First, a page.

Dogecoin's rise and fall has spawned billion-dollar imitators
Commentary: Dogecoin is out, Shiba Inu coin is in.
Daniel Van BoomSenior Writer
Daniel Van Boom is an award-winning Senior Writer based in Sydney, Australia. Daniel Van Boom covers cryptocurrency, NFTs, culture and global issues. When not writing, Daniel Van Boom practices Brazilian Jiu-Jitsu, reads as much as he can, and speaks about himself in the third person.
ExpertiseCryptocurrency, Culture, International News
Part of the reason the cryptocurrency, which entered 2021 at under a cent and maxed out at 72, reached such heights was Elon Musk's hyped appearance on Saturday Night Live. Musk has been spruiking the coin since January, and hopeful crypto traders expected the Tesla founder's SNL appearance to be a huge advertisement for the memecoin.
But it wasn't. Dogecoin was featured twice on the show, first when Musk's mother made a cameo appearance and tutted that Elon had better not give her Dogecoin for Mother's Day, and later in a skit in which Musk called the cryptocurrency "a hustle." Dogecoin fell from its Saturday high of 72 cents, crashing down to 45 cents. The price fell further on Wednesday when Musk said Tesla would no longer be accepting Bitcoin as payments.
Live by the Musk, die by the Musk.
The SNL gags, and the lack of a meaningful announcement on the show, seemingly wiped $40 billion off the cryptocurrency's market cap. Crazy stuff. But not as crazy as the fact a joke coin was worth $90 billion in the first place, more than Spotify and Ford combined.
Dogecoin is far from dead, as dramatic peaks and troughs are normal parts of the cryptocurrency cycle, but it's no longer the hot coin. Instead, crypto traders have moved on to the many Dogecoin imitators that have flooded the market in recent weeks.
Kishu Inu, Akita Inu, Hokkaido Inu: Silly coins that have cute emblems but do little, just like Dogecoin. There's also Keanu Inu, which channels John Wick, and, of course, a coin called Elon.
Elon is actually short for Dogelon. Its mascot is a mix between doge and Elon Musk, and its purpose is to be "the first interplanetary currency." It's cute.
It has over 40,000 investors and on Wednesday was worth over $450 million.
If you've been observing Dogecoin's rise via headlines, kicking yourself for not chucking in a little green back when each coin was worth less than a dime, you've probably found it slightly difficult to wrap your head around. You've seen the numbers rise higher and higher despite Dogecoin, as a currency, not being used for much more than tipping on Reddit.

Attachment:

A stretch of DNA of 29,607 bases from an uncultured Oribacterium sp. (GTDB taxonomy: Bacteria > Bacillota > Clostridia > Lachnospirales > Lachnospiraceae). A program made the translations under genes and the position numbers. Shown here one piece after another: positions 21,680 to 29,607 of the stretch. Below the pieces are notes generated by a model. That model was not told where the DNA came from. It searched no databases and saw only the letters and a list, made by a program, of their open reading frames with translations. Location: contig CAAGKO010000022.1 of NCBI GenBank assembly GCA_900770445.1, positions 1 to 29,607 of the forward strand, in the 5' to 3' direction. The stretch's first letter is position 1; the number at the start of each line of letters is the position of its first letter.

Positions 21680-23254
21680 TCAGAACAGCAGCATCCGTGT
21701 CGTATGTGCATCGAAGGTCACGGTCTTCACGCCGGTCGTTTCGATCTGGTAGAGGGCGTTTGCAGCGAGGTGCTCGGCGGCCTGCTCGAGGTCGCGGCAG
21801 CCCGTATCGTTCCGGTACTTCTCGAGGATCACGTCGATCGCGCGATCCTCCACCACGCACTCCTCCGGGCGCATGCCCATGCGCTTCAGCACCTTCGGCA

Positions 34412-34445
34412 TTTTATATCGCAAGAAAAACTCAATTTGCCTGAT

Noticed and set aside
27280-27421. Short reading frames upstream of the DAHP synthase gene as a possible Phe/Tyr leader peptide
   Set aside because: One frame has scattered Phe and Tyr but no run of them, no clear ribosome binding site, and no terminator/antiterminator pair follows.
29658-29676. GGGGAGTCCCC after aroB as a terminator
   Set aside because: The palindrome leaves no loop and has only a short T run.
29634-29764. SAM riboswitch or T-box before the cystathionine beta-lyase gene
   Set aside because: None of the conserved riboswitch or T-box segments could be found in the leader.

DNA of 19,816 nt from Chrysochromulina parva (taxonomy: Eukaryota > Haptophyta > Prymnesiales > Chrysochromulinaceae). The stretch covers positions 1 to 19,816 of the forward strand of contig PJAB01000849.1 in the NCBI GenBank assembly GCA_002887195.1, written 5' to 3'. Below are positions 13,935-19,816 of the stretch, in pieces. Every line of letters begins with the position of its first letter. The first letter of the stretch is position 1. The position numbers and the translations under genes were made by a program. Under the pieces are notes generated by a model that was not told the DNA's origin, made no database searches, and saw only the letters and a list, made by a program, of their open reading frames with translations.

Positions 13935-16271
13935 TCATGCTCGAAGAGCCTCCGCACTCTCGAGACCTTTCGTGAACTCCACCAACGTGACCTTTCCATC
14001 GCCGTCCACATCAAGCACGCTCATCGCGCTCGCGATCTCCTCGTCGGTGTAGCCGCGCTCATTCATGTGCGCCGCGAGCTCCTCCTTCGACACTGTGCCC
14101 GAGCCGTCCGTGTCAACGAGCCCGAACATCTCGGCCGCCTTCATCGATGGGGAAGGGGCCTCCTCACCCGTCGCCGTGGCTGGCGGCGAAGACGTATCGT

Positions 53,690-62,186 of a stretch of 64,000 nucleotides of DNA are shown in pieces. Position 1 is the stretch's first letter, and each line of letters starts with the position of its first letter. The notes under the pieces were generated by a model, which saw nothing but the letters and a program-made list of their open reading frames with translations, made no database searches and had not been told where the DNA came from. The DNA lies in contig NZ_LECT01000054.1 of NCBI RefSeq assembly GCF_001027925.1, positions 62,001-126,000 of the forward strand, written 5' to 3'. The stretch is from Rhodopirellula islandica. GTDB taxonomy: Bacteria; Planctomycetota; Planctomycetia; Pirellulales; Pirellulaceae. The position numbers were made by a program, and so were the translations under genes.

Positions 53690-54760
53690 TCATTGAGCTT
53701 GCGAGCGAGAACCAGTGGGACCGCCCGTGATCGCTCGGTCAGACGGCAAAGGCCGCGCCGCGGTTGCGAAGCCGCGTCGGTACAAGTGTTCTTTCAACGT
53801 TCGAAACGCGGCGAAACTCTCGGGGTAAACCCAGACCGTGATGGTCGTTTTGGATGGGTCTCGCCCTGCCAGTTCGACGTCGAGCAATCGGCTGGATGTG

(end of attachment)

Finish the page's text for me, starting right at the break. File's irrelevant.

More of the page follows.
This is the principal insanity of cryptocurrency trading. If a company stock spikes in price, there's usually a tangible real-world reason for it. Apple launches a new computer, a lot of people buy the computer, Apple's stock price goes up 20%, as was the case with the iMac.
Cryptocurrency is not like that.
Some people in the space believe in the technology and actively try to progress it, but most are simply trying to get rich. Price movement is tied far more to community sentiment -- what people think other people will buy -- than real-world applications. People buy in for the simple reason that they expect more people to follow, thus a joke coin that doesn't even pretend to be useful can be worth hundreds of millions of dollars.
Which brings us to the hottest cryptocurrency of the week: Shiba Inu. It calls itself the Dogecoin Killer and, unlike the previously mentioned "memecoins," purports to have actual uses. It's the foundation of a cryptocurrency exchange, ShibaSwap, and as an incubator for digital artists is tied to the NFT craze. It was also recently listed on Binance, the biggest cryptocurrency exchange.
All of which helped the token skyrocket in value. It went up 27,800% in the past 30 days, meaning $100 dropped in the middle of April would be $27,800 now.
Here's where cryptocurrency can really give you a headache. Shiba Inu's uses, if they exist at all, are arcane. Its popularity is mostly thanks to the appeal of Dogecoin, which was created as a joke to parody Bitcoin. Yet the Shiba Inu token has made people millionaires.
On Tuesday night, someone sold 430 ether worth of Shiba. That's a tidy $1.85 million. What did they put in to get this gargantuan sum out? Looking at their wallet history (in cryptocurrency trading, you can see the contents of any wallet you have a link to), I see that this person bought all their Shiba coins mere months ago -- for a total of under $1,000.
As with all markets, crypto traders follow trends. Dogecoin exploded, and the rush to find "the next Dogecoin" led to a bubble in memecoins that have become preposterously valuable. But while this is fun to watch from afar, it's a perilous game to play yourself.
For one thing, scams are rife. Developers launch enticing projects, wait for traders to dump money in, and then vanish along with investor's money, a trick called a "rug pull." This happens constantly and doesn't take long. On Tuesday, a coin called MoonDoge launched. It was live for four hours before the developer "rugged," taking $133,000 (31 ether) of other people's money with them.
But the even bigger peril is a shift in community sentiment. Since most traders are chiefly interested in making money, attention is fleeting. Another type of coin will explode, the meta of trading will change and the same meme coins that have multiplied 20 times over will collapse in value. One guy can't turn $1,000 into $1.8 million without many others having a bad day somewhere along the way.
Which takes us back to Dogecoin, the most valuable joke of all time. Its rise from 7 to 70 cents was staggeringly swift, and its fall to under 40 cents is seen by many as the beginning of the end. But don't write off the doge just yet.